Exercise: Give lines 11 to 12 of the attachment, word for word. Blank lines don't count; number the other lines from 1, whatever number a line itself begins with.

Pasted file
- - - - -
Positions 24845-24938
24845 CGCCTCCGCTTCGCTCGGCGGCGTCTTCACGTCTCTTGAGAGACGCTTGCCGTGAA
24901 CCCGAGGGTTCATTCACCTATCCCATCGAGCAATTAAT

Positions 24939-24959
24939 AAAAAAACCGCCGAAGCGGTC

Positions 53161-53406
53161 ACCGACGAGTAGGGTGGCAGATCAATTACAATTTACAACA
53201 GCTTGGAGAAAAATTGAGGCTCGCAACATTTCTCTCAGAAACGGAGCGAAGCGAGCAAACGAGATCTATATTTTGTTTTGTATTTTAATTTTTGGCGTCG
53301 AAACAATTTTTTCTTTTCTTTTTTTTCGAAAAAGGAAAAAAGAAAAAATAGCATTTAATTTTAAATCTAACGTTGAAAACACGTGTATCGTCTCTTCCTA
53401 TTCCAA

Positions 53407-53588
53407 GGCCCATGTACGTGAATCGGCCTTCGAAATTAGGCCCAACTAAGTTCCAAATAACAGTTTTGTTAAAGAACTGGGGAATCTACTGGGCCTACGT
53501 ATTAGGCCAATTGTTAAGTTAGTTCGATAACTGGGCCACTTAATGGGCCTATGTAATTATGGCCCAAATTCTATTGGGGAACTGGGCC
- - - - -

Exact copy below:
Positions 53407-53588
53407 GGCCCATGTACGTGAATCGGCCTTCGAAATTAGGCCCAACTAAGTTCCAAATAACAGTTTTGTTAAAGAACTGGGGAATCTACTGGGCCTACGT